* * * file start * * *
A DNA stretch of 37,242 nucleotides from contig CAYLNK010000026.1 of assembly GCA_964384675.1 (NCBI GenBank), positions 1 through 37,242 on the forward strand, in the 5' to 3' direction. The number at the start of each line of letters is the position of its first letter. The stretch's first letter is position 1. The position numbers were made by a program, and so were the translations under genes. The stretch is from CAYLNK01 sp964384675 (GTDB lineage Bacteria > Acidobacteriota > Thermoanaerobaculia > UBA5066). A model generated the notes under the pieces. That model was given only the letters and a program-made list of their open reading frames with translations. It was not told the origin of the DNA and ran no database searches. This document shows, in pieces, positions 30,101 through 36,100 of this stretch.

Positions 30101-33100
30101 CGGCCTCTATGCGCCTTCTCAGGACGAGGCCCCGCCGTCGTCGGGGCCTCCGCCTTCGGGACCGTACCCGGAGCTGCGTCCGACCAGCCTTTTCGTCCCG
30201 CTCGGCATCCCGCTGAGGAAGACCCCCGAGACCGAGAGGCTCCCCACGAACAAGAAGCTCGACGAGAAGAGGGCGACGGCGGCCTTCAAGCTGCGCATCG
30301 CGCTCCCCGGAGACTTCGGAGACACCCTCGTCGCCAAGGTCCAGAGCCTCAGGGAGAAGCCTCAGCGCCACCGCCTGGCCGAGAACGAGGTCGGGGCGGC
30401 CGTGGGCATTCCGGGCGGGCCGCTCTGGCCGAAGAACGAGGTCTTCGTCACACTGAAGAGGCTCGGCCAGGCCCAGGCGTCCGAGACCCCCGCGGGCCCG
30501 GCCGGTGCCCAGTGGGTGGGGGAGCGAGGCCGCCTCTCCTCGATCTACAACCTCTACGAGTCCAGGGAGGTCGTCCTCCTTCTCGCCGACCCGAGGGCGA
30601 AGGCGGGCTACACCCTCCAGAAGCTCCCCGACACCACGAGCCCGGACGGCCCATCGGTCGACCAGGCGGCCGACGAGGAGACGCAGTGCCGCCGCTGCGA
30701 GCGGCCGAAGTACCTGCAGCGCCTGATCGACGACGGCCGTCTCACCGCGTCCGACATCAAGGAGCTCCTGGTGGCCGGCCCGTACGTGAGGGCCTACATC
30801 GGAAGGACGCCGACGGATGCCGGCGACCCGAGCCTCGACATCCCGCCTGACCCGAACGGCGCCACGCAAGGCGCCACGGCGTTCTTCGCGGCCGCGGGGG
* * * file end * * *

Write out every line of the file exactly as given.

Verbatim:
A DNA stretch of 37,242 nucleotides from contig CAYLNK010000026.1 of assembly GCA_964384675.1 (NCBI GenBank), positions 1 through 37,242 on the forward strand, in the 5' to 3' direction. The number at the start of each line of letters is the position of its first letter. The stretch's first letter is position 1. The position numbers were made by a program, and so were the translations under genes. The stretch is from CAYLNK01 sp964384675 (GTDB lineage Bacteria > Acidobacteriota > Thermoanaerobaculia > UBA5066). A model generated the notes under the pieces. That model was given only the letters and a program-made list of their open reading frames with translations. It was not told the origin of the DNA and ran no database searches. This document shows, in pieces, positions 30,101 through 36,100 of this stretch.

Positions 30101-33100
30101 CGGCCTCTATGCGCCTTCTCAGGACGAGGCCCCGCCGTCGTCGGGGCCTCCGCCTTCGGGACCGTACCCGGAGCTGCGTCCGACCAGCCTTTTCGTCCCG
30201 CTCGGCATCCCGCTGAGGAAGACCCCCGAGACCGAGAGGCTCCCCACGAACAAGAAGCTCGACGAGAAGAGGGCGACGGCGGCCTTCAAGCTGCGCATCG
30301 CGCTCCCCGGAGACTTCGGAGACACCCTCGTCGCCAAGGTCCAGAGCCTCAGGGAGAAGCCTCAGCGCCACCGCCTGGCCGAGAACGAGGTCGGGGCGGC
30401 CGTGGGCATTCCGGGCGGGCCGCTCTGGCCGAAGAACGAGGTCTTCGTCACACTGAAGAGGCTCGGCCAGGCCCAGGCGTCCGAGACCCCCGCGGGCCCG
30501 GCCGGTGCCCAGTGGGTGGGGGAGCGAGGCCGCCTCTCCTCGATCTACAACCTCTACGAGTCCAGGGAGGTCGTCCTCCTTCTCGCCGACCCGAGGGCGA
30601 AGGCGGGCTACACCCTCCAGAAGCTCCCCGACACCACGAGCCCGGACGGCCCATCGGTCGACCAGGCGGCCGACGAGGAGACGCAGTGCCGCCGCTGCGA
30701 GCGGCCGAAGTACCTGCAGCGCCTGATCGACGACGGCCGTCTCACCGCGTCCGACATCAAGGAGCTCCTGGTGGCCGGCCCGTACGTGAGGGCCTACATC
30801 GGAAGGACGCCGACGGATGCCGGCGACCCGAGCCTCGACATCCCGCCTGACCCGAACGGCGCCACGCAAGGCGCCACGGCGTTCTTCGCGGCCGCGGGGG